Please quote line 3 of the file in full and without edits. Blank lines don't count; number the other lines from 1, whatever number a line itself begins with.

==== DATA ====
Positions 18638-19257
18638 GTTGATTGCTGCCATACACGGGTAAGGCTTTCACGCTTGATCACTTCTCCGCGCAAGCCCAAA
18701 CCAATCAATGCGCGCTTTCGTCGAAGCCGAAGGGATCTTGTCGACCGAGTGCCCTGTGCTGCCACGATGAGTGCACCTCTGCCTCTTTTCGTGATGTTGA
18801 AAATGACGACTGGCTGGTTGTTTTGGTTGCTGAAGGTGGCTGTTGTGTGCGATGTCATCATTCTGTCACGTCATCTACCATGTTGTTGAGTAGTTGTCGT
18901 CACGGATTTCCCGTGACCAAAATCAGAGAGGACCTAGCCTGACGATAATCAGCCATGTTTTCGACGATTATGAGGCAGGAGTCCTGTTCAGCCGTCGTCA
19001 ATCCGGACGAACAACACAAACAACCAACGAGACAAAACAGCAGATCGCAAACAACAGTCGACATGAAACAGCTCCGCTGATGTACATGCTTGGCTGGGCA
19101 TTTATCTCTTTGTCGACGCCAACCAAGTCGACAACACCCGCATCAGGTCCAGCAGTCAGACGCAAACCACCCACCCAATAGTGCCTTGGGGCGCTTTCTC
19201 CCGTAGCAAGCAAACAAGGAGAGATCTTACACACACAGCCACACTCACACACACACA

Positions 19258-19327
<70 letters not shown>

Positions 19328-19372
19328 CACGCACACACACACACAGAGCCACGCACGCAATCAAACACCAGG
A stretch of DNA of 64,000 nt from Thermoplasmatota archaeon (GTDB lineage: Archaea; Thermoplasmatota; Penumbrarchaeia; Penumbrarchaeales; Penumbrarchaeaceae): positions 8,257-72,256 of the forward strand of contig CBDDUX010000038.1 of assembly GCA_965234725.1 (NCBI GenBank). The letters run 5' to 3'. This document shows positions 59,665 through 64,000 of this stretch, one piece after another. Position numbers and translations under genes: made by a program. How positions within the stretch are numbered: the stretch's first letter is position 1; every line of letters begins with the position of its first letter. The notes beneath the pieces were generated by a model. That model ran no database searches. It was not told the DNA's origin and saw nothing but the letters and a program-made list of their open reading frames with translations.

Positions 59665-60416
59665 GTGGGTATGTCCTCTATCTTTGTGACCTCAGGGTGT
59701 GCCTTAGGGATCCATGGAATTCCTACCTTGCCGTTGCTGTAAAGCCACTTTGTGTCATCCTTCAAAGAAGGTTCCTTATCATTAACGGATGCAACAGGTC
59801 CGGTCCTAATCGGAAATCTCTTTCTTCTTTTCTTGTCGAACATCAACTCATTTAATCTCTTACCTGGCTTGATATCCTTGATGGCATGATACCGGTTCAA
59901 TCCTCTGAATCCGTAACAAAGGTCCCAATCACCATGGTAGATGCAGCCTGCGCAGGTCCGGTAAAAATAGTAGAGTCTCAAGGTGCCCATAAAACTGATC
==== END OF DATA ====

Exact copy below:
18701 CCAATCAATGCGCGCTTTCGTCGAAGCCGAAGGGATCTTGTCGACCGAGTGCCCTGTGCTGCCACGATGAGTGCACCTCTGCCTCTTTTCGTGATGTTGA